Under India’s Presidency of G20 this year, New Delhi is gearing up for the G20 Leaders’ Summit − one of the largest gatherings of the world leaders, representing 85 per cent of the world GDP, 75 per cent of the global trade and over 65 per cent of the world’s population. This year, G20 has been unique in a number of ways. The ministerial meetings, working groups and engagement groups with over 200 different meetings are being held in over 50 different cities across India.
Besides the substantive discussions, it has been a unique exposition of India’s rich cultural heritage with over 20,000 delegates coming from 19 Member-States, EU and nine guest countries including the UAE.
On November 8, 2022, Prime Minister of India Narendra Modi launched the G20 logo and unveiled India’s G20 Presidency theme – Vasudhaiva Kutumbakam – which means “One Earth, One Family and One Future”. The G20 logo symbolises India’s pro-planet approach and a vision of cooperation and accommodation in the midst of global challenges. True to the essence of the G20 logo and the motto, most of the G20 meetings have focused on the priorities of the Global South.
While promoting the collective good for all, under the leadership of Prime Minister Modi, India invoked each individual’s responsibilities as he called for a new Lifestyle for Environment (LiFE) initiative which aspires to promote an environmentally-friendly and sustainable way of living.
India’s priorities under its G20 Presidency this year are broadly included under six parts − Green Development, Climate Finance & LiFE; Accelerated, Inclusive & Resilient Growth; Accelerating progress on SDGs; Technological Transformation & Digital Public Infrastructure; Multilateral Institutions for the 21st century and Women-led development. Much of these priorities coincide with the UAE’s priorities for COP28. Prime Minister Modi has urged world leaders to come together to secure our shared future and to protect our planet. As a natural leader of the Global South, Prime Minister Modi hosted the Voice of the Global South Summit in January this year, and throughout the year G20 meetings and engagement groups have been promoting and mainstreaming the interests of the Global South.
India’s Presidency of G20 this year also coincides with the start of Amrit Kaal or the Golden Era of India, a 25-year period commencing from the 75th anniversary of India’s independence. As home to the world’s largest democracy and 18 per cent of the world population, the G20 Leaders’ Summit in New Delhi endeavours to deliver on its mandate with lots of hope and aspirations.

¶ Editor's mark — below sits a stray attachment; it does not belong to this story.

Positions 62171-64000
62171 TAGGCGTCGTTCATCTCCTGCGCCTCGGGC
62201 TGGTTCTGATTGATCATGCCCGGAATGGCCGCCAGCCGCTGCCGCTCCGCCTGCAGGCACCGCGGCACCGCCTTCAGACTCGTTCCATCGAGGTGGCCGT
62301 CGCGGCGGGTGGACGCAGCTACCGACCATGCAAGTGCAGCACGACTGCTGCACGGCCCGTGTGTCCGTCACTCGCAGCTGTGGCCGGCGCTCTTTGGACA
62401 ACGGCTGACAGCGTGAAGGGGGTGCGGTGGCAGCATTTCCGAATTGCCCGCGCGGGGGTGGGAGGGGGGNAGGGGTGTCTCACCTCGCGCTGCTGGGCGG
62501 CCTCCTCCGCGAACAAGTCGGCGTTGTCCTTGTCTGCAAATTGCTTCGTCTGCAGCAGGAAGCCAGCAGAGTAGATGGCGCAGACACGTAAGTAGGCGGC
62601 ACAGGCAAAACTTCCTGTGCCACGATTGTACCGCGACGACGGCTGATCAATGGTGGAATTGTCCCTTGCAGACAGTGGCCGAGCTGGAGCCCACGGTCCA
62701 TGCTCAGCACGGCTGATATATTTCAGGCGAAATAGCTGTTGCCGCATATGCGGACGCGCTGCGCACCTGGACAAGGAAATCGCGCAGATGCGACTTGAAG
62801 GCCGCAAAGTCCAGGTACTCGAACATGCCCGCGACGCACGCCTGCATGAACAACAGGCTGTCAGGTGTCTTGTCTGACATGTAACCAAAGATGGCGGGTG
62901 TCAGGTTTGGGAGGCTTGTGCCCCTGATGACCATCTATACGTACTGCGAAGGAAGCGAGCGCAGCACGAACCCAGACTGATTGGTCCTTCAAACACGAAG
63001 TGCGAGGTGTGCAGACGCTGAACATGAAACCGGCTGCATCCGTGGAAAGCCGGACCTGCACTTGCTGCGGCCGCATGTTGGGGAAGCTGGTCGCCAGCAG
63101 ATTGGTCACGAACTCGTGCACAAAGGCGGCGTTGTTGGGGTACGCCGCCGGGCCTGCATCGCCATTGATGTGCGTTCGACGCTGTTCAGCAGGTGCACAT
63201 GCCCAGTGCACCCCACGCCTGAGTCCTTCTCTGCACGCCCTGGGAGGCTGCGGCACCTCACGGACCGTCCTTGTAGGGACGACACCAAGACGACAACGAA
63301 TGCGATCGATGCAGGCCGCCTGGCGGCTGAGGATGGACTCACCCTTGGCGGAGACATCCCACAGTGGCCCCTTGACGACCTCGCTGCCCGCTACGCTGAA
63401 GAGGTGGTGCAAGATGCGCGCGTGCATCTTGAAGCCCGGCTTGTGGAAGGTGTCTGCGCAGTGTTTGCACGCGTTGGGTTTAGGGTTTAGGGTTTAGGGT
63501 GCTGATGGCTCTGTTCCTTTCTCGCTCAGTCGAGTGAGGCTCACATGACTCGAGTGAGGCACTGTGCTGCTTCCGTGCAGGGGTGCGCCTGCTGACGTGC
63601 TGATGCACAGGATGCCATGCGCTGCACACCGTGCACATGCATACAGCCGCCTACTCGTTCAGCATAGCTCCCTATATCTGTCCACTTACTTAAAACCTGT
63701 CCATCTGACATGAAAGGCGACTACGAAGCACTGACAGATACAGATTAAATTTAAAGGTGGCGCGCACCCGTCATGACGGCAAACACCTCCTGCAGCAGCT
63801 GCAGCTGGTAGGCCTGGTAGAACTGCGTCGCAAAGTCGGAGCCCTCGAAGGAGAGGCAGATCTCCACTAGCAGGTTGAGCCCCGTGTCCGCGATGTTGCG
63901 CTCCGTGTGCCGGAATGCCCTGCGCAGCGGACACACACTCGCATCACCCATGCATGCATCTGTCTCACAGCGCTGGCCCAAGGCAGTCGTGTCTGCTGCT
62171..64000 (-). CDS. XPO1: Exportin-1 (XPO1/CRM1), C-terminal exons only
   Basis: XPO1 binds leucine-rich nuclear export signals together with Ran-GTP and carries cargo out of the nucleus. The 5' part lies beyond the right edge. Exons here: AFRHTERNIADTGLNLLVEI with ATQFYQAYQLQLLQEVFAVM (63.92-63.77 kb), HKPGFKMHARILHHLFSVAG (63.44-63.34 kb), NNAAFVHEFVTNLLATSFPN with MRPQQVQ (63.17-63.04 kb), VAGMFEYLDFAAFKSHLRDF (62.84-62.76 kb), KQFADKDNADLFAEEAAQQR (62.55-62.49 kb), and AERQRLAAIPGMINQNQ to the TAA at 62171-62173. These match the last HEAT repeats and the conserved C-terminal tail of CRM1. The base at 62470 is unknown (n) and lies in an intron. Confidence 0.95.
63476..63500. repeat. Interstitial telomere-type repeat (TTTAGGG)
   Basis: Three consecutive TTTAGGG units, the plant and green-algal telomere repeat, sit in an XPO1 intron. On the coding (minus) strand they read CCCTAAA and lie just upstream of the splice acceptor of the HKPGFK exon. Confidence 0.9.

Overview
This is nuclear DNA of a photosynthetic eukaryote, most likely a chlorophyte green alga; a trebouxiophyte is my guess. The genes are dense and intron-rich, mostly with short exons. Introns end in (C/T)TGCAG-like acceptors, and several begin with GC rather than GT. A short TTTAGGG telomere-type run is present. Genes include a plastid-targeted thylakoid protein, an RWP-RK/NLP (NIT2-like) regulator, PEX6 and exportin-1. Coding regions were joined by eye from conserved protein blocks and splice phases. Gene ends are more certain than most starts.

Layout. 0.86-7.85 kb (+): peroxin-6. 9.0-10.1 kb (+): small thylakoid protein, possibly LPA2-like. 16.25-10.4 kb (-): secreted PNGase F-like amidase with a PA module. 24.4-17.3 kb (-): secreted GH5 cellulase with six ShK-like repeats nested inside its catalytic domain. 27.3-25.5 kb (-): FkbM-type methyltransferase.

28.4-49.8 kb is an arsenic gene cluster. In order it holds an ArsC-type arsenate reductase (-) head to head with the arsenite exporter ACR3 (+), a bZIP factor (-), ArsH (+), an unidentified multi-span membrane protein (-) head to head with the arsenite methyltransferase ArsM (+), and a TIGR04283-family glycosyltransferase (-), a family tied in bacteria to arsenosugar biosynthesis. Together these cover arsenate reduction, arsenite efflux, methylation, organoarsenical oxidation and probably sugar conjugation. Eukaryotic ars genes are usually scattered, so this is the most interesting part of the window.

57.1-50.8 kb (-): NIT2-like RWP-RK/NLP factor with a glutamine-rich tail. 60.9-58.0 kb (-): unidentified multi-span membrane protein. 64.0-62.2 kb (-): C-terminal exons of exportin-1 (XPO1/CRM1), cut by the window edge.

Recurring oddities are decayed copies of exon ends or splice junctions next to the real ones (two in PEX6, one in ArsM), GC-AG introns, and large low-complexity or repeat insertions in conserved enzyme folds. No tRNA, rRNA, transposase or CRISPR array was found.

India believes in leading by example. It is in this spirit that despite having the onerous responsibility of bringing speedy development and meeting the aspirations of 1.4 billion citizens, India has taken suo-moto actions to address climate change even though it’s per capita contribution to pollution is negligible. India is taking all possible measures and policy initiatives to protect the planet because of its concerns for its future generations and our shared planet. The Summit will truly embody the idea of Vasudhaiva Kutumbakam, or the world as one family.
Demonstrating the philosophy of Vasudhaiva Kutumbakam, India set an example of being the first responder during the most difficult times of Covid-19 pandemic in terms of providing alternative global supply chains, vaccines and food security. In addition to ensuring food security of its 1.4 billion citizens, India ensured supply of food grains to many countries including the UAE. As the global hub for vaccine production, India not only vaccinated its own population but also supplied vaccines to over 100 countries across the globe.
The G20 Leaders’ Summit this year will be an important test of multilateralism in challenging geopolitical times. The Covid pandemic has taught us that unless we keep aside our differences and cooperate for the collective good of the planet and our people, we cannot overcome global challenges. The importance of a greener earth and a just global order cannot be overemphasised. Decisions we take during the Leaders’ Summit, and later at COP28, will shape the lives of generations to come. There is no denying that some multilateral institutions may have failed at times but it is equally true that the world is seeing this year’s G20 Leaders’ Summit with a great deal of hope and expectations.
As responsible nations, it is the right time for all to come together, keeping our differences aside for a better world. There can be no better place for a beautiful beginning than to convey a strong message of peace and harmony from the land of the Buddha and Mahatma Gandhi.
As respective chairs of G20 and COP28, this is a special year for India and the UAE. While India works on the guiding principle of One Earth, One Family and One Future, the UAE strives to make COP28, a COP of Action and to deliver concrete results for the Global South. India and the UAE are two historical and time-tested partners. They are bringing their synergies to use the platforms of G20-2023 and COP28 to set the agenda for a new world that calls for development, justice, equity and harmony for all, and promote the common values of Mahatma Gandhi and the founding father of the UAE, Shaikh Zayed − our shared vision of One Earth, One Family and One Future. ●